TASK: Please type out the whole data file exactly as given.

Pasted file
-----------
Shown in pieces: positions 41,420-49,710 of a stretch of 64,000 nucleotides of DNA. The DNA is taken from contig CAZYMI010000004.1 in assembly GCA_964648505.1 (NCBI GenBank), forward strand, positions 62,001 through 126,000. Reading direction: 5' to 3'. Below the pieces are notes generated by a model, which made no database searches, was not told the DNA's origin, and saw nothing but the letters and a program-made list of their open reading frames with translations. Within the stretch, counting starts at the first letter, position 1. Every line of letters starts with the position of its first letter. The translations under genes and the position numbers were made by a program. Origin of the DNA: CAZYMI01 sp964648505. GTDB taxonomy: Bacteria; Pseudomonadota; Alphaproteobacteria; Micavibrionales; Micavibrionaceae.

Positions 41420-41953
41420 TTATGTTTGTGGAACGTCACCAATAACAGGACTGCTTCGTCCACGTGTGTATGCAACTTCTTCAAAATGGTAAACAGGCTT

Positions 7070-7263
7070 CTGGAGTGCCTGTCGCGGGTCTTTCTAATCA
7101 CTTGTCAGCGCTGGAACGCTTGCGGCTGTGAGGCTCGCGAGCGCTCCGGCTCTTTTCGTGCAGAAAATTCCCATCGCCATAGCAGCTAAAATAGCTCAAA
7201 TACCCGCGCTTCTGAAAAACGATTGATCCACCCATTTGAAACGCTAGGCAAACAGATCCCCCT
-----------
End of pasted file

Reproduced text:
Shown in pieces: positions 41,420-49,710 of a stretch of 64,000 nucleotides of DNA. The DNA is taken from contig CAZYMI010000004.1 in assembly GCA_964648505.1 (NCBI GenBank), forward strand, positions 62,001 through 126,000. Reading direction: 5' to 3'. Below the pieces are notes generated by a model, which made no database searches, was not told the DNA's origin, and saw nothing but the letters and a program-made list of their open reading frames with translations. Within the stretch, counting starts at the first letter, position 1. Every line of letters starts with the position of its first letter. The translations under genes and the position numbers were made by a program. Origin of the DNA: CAZYMI01 sp964648505. GTDB taxonomy: Bacteria; Pseudomonadota; Alphaproteobacteria; Micavibrionales; Micavibrionaceae.

Positions 41420-41953
41420 TTATGTTTGTGGAACGTCACCAATAACAGGACTGCTTCGTCCACGTGTGTATGCAACTTCTTCAAAATGGTAAACAGGCTT

Positions 7070-7263
7070 CTGGAGTGCCTGTCGCGGGTCTTTCTAATCA
7101 CTTGTCAGCGCTGGAACGCTTGCGGCTGTGAGGCTCGCGAGCGCTCCGGCTCTTTTCGTGCAGAAAATTCCCATCGCCATAGCAGCTAAAATAGCTCAAA
7201 TACCCGCGCTTCTGAAAAACGATTGATCCACCCATTTGAAACGCTAGGCAAACAGATCCCCCT